Right. The problem is that I’m simultaneously confused by that weird reaction we all have (and I totally have it as well) to people who’s dietary choices don’t reflect either ours or what we consider to be ‘normal’ – and I am also confused by the self-righteous douchiness displayed by people who’ve chosen to have a slightly different way of going about eating stuff, and the apparent superiority they feel entitled to as a result.

Yoh. You guys? You make it so hard for everyone. We all get so defensive about this stuff, and it really puts roadblocks in the way of being common-sense about it all.

So, having said all that, I’m incredibly aware of the extent to which sub-editors all around the world have, over the last couple of months, been trotting out GLUTEN-FREE, FAD OR FACT? type headlines. Partly I think this is because sub-editors as a class don’t like Gwyneth Paltrow – as the highest profile gluten-free acolyte around these days, and her rather annoying habit of calling her kids odd names and arriving at movie premiers looking fucking gorgeous.

Any new dietary approach generally gets labelled a ‘fad’ before its even had a chance to get out the gate, and in so doing, main-stream commentators have quite neatly branded anyone silly enough to give it a go the equivalent of hopeless novelty-chasers, like everyone who wore buffaloes in the late 90s. But it’s a genuine question and should be answered pragmatically. And it was my attempt to do so in the article in the Sunday Times that sort of got me into trouble.

Here is the Q&A that went with the recipes, and the important bit for the purposes of this conversation is the last question.

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So, it was that question and the answer that I gave, which prompted a lady called Dr Helen Wright (which is terrifying in and of itself, being called out by a doctor) to post the following letter on this blog.

I followed the Gluten Free tag having read your piece in the Sunday paper entitled “Feeling Good is the New Normal”. I also note that you mention in the blog Simpler Times that you have problems with “that stuff”. I am disturbed by your answer to the question posed in the Sunday paper article “Has gluten intolerance become a fad?” in that you failed to take a wonderful opportunity to educate the South African public that while eating gluten free may indeed be a fad for some people, or a preferred diet, (as for yourself it appears), it is in fact imperative that others follow a gluten free diet or they will become seriously ill. I have Coeliac Disease, proven by intestinal biopsy, which is a genetic disorder and I must follow a gluten free diet or I will become ill for several months. It is not a fad or a result of post WW2 eating habits as you suggest in the article.

This is a lot to do with why I, thus far, haven’t really gone into the gluten-free thing on this blog – for fear of being mistaken for some sort of expert or advocate for it as a medical necessity or lifestyle choice. Because really at the end of the day I’m just a guy who discovered, mostly by accident, that I generally felt a lot better if I didn’t eat things with gluten in them.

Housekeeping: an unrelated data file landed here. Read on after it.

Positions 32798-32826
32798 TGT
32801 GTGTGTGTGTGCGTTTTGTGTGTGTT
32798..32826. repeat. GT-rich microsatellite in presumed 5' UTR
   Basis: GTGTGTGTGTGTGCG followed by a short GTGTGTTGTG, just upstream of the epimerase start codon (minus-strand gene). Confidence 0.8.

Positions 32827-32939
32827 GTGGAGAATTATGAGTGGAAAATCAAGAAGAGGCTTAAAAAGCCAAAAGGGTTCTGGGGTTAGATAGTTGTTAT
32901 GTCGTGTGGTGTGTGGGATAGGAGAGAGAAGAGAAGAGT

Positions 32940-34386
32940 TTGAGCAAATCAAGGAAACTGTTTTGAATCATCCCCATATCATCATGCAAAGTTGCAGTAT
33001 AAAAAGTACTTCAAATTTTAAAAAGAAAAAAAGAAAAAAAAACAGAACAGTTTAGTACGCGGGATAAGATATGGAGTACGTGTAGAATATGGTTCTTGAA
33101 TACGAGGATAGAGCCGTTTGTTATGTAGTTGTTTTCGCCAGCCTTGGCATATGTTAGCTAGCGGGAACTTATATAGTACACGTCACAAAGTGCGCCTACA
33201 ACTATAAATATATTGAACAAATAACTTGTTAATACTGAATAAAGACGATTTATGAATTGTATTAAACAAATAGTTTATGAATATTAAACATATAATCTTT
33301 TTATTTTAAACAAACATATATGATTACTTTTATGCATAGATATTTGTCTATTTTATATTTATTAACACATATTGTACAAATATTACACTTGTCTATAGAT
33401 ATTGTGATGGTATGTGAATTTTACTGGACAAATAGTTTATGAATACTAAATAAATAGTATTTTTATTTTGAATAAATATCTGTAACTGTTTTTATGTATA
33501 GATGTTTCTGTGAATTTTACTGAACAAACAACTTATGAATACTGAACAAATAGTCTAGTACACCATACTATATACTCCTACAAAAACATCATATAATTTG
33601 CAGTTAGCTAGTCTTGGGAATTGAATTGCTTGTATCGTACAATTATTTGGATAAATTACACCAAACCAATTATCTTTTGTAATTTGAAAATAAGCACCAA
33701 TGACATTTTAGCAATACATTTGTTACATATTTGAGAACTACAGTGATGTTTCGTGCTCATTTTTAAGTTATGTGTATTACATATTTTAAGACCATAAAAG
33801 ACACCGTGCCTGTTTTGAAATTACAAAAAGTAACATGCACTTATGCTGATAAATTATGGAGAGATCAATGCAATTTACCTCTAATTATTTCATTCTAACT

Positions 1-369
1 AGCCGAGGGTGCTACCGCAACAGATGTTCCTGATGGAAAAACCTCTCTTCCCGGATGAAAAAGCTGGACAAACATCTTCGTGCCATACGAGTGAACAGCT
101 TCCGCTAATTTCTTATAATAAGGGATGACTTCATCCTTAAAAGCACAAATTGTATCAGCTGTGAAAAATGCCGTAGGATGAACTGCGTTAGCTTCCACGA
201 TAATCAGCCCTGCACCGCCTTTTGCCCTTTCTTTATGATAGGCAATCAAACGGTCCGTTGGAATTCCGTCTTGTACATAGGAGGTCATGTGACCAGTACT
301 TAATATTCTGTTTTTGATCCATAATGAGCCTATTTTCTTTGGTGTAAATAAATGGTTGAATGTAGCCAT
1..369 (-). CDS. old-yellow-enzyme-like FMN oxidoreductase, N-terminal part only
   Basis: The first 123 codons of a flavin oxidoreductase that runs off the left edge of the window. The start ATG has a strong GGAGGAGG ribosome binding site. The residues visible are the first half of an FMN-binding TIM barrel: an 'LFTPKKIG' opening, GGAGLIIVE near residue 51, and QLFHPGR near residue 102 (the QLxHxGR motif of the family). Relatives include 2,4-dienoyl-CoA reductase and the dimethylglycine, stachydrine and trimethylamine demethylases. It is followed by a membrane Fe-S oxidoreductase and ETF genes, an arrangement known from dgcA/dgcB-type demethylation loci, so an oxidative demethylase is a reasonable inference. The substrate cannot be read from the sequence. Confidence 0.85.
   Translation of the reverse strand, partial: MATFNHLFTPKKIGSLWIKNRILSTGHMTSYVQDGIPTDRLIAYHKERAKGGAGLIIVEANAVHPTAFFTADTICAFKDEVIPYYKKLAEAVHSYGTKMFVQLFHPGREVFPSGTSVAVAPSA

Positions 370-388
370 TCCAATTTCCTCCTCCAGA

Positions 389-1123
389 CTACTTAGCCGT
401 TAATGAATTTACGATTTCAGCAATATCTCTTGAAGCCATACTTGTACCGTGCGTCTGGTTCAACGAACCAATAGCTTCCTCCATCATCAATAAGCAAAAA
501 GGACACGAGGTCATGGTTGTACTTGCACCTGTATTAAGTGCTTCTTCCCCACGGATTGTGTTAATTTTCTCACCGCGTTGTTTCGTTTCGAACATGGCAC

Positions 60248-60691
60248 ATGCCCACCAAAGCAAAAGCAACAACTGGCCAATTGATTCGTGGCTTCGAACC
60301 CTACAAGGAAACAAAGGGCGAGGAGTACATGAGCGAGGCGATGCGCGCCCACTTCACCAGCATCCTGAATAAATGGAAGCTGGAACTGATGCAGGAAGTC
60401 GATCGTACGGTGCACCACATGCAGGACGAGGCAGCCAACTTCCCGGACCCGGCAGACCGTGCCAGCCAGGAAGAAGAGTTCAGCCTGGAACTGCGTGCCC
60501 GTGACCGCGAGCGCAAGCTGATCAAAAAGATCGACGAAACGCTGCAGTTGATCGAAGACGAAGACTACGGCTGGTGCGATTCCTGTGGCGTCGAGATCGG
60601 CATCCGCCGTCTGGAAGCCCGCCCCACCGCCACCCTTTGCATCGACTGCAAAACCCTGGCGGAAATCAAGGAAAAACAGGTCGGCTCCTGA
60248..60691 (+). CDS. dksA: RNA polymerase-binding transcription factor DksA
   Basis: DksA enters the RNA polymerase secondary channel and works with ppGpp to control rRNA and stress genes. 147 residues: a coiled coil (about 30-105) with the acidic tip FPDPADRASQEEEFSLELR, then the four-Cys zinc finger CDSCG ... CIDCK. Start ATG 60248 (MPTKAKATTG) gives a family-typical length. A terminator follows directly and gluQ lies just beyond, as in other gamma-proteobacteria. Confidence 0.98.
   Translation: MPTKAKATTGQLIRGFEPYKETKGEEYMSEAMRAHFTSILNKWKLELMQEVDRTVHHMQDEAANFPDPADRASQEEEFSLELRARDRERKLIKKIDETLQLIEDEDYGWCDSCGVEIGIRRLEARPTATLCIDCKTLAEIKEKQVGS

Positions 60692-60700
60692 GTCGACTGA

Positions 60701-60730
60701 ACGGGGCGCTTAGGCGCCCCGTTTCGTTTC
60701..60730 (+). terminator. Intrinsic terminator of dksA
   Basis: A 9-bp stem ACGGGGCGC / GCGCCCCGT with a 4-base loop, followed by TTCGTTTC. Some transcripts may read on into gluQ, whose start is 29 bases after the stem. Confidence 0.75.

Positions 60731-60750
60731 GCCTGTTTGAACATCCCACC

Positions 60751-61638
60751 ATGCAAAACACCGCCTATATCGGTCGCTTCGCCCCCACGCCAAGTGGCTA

In the interests of balance, this was my response:

Hello!

I’m so glad you brought this up, because it was a facet to the privilege of being included in the Sunday Times piece that I was struggling to figure out how to address.

My original answer to that question was, as I’d written it, actually quit a lot longer than that which ended up being printed (to be fair, all of my answers were a lot longer – I’m a hopeless windbag) – and, inasmuch as I could, addressed the concerns and totally valid points you raise. Having said that, and also having a background in journalism, I do however understand the necessity for the newspaper to edit copy for column space and brevity, and so I can’t be too grumpy about the fact that my slightly more nuanced answer to what (as you so rightly point out) is a question that deserves a far more comprehensive answer to the one that was printed, for no other reason than that’s how newspapers work.

So much so, that in the two weeks since that have passed since the article was printed, I have been prepping a rather more lengthy blog post to specifically address my background with gluten-fee eating, and a more detailed perspective on why it deserves more weight and attention than ‘just a fad’. I am fully aware of the difficulties suffered by those with coeliac disease (several lifelong friends of mine suffer from it), as well as a lot of the science and biology behind the various degrees of sensitivity and symptoms that most humans have in reaction to gluten, and in a perfect world I would have had the space to fully lay those out in the Sunday Times.

But then again, this is why I have a blog, so that I can write those things down and park them somewhere for those who are interested to read. It perhaps hasn’t been posted as quick as I’d like, because I’m not the most talented or natural writer on the planet and getting all the full-stops, capitals and commas in the right place alas takes me longer than most.